February 01, 2023, 07:21:42 AM
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Topic: The malate-asparate shuttle, and its selectivity  (Read 1593 times)

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Offline Jfalken

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The malate-asparate shuttle, and its selectivity
« on: May 22, 2021, 12:23:12 PM »
So I was looking at the malate shuttle that brings the NADH into the mitochondrial matrix from the glyolysis that occours in the cytosol.
So, it can not transport OAA over the membrane, but it can transport Malate over the membrane.

When we look at the different structures of these compounds we find that they only differ in one alcohol / carbonyl respectively.
It got me curious.. how have we been able to determine that this shuttle transporter can take malate but not OAA over the membrane?

Does anyone have the original papers on this?
Like.. how the hell could this transporter be so specific that it can transport the alcohol substrate yet not the carbonyl form of the same substrate...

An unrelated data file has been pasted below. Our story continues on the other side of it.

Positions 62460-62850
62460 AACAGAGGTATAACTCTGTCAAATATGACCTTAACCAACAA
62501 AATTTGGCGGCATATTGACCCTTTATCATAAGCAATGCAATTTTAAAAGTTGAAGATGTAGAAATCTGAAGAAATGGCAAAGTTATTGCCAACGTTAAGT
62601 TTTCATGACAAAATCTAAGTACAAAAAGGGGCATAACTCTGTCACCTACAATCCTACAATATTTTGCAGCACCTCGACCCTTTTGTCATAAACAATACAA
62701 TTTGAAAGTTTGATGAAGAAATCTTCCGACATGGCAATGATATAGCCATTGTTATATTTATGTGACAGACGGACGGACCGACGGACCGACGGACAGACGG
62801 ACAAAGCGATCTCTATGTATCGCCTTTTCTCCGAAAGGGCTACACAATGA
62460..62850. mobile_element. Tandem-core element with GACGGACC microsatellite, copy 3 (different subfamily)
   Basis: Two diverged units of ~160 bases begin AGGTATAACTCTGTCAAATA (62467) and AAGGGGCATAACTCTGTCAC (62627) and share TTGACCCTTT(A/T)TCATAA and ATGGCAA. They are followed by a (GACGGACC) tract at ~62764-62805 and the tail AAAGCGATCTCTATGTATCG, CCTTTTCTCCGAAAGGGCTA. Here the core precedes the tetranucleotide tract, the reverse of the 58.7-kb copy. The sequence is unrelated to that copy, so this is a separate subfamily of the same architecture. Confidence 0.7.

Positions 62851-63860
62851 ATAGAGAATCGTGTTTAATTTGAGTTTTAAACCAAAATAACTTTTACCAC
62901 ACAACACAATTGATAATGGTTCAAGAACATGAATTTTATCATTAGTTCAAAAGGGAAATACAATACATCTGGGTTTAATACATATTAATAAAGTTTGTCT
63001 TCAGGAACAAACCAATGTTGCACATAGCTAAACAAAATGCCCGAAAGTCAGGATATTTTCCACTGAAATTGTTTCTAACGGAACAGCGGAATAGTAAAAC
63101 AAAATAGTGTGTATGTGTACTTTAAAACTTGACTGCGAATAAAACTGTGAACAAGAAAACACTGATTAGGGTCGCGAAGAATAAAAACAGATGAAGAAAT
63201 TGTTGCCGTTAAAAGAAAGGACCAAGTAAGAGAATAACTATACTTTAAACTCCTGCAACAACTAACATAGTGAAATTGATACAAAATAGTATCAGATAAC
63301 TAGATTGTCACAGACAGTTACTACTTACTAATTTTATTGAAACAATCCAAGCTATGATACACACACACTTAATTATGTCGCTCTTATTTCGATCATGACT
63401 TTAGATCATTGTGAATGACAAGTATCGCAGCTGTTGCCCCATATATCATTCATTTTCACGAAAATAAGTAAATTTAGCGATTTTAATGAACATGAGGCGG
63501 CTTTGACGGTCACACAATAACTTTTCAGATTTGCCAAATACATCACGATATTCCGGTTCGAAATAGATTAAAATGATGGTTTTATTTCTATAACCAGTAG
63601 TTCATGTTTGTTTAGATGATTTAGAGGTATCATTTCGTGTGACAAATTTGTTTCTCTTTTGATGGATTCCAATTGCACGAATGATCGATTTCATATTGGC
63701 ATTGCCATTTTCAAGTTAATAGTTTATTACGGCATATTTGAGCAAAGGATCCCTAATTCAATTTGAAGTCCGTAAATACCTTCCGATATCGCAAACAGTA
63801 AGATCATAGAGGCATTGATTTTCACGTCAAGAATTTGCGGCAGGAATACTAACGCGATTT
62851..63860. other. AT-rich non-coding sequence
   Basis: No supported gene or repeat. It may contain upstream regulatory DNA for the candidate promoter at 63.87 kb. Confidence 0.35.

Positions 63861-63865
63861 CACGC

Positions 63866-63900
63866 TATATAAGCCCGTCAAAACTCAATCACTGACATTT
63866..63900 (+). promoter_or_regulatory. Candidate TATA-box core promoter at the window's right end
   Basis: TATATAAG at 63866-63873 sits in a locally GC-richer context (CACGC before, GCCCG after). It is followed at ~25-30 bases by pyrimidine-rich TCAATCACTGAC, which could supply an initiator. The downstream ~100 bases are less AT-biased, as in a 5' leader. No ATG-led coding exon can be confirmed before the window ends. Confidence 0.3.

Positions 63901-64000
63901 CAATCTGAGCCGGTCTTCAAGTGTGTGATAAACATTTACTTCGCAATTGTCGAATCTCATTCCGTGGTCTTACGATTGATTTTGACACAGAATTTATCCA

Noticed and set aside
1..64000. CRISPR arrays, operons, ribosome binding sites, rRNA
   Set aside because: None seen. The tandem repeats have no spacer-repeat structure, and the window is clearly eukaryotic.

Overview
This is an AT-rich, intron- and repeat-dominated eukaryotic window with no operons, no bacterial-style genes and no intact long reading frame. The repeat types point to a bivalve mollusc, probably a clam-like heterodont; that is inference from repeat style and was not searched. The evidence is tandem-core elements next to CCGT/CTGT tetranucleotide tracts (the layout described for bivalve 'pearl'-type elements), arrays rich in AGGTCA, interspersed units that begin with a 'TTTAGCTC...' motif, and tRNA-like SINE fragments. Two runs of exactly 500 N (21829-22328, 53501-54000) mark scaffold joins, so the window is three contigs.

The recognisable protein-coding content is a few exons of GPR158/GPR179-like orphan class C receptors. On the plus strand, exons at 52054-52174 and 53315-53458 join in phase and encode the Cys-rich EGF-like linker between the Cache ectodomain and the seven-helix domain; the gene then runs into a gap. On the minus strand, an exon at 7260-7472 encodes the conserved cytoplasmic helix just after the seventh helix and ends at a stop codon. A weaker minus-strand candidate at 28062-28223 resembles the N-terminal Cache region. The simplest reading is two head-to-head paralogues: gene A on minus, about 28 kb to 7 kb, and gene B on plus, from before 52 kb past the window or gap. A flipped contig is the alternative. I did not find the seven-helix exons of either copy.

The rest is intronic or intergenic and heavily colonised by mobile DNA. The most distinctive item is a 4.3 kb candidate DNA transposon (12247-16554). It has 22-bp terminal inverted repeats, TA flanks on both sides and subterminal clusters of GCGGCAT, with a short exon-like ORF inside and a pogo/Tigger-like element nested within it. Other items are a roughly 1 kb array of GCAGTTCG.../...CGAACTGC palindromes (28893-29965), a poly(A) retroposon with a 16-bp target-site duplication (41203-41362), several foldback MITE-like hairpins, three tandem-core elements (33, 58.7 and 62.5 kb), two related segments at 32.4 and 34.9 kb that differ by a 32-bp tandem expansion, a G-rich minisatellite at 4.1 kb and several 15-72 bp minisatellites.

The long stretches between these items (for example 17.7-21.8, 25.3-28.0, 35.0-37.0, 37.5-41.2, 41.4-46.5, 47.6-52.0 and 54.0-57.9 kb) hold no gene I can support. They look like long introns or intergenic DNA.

I am actually somewhat amazed by this..

Offline Babcock_Hall

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Re: The malate-asparate shuttle, and its selectivity
« Reply #1 on: July 06, 2021, 06:16:17 PM »
I don't know what the primary references are, but I have found that PubMed is a convenient way to search the biochemical literature.  Determining the structure of a membrane bound proteins is generally more challenging than determining the structure of a water-soluble protein.  In the particular example you provided, I would think about differences in hybridization and hydrogen bonding, as possibly having an effect.

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